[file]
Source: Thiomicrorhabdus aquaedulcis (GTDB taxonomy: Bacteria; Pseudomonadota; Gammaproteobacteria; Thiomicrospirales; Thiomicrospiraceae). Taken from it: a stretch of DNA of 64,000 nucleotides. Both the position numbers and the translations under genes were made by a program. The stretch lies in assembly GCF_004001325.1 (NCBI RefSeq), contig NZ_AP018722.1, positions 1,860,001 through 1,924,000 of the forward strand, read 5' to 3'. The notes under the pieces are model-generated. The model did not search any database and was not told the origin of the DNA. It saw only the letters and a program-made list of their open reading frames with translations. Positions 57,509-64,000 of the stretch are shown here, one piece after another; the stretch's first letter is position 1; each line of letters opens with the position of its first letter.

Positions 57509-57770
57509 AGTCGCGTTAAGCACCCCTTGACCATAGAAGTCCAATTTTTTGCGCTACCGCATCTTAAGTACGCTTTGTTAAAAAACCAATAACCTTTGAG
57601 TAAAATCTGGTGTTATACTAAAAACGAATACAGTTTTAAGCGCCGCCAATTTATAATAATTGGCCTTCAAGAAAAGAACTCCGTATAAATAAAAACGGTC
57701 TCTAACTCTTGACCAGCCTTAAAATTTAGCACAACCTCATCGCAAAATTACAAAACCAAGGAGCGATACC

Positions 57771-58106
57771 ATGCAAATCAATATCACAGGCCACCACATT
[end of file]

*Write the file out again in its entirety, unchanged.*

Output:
Source: Thiomicrorhabdus aquaedulcis (GTDB taxonomy: Bacteria; Pseudomonadota; Gammaproteobacteria; Thiomicrospirales; Thiomicrospiraceae). Taken from it: a stretch of DNA of 64,000 nucleotides. Both the position numbers and the translations under genes were made by a program. The stretch lies in assembly GCF_004001325.1 (NCBI RefSeq), contig NZ_AP018722.1, positions 1,860,001 through 1,924,000 of the forward strand, read 5' to 3'. The notes under the pieces are model-generated. The model did not search any database and was not told the origin of the DNA. It saw only the letters and a program-made list of their open reading frames with translations. Positions 57,509-64,000 of the stretch are shown here, one piece after another; the stretch's first letter is position 1; each line of letters opens with the position of its first letter.

Positions 57509-57770
57509 AGTCGCGTTAAGCACCCCTTGACCATAGAAGTCCAATTTTTTGCGCTACCGCATCTTAAGTACGCTTTGTTAAAAAACCAATAACCTTTGAG
57601 TAAAATCTGGTGTTATACTAAAAACGAATACAGTTTTAAGCGCCGCCAATTTATAATAATTGGCCTTCAAGAAAAGAACTCCGTATAAATAAAAACGGTC
57701 TCTAACTCTTGACCAGCCTTAAAATTTAGCACAACCTCATCGCAAAATTACAAAACCAAGGAGCGATACC

Positions 57771-58106
57771 ATGCAAATCAATATCACAGGCCACCACATT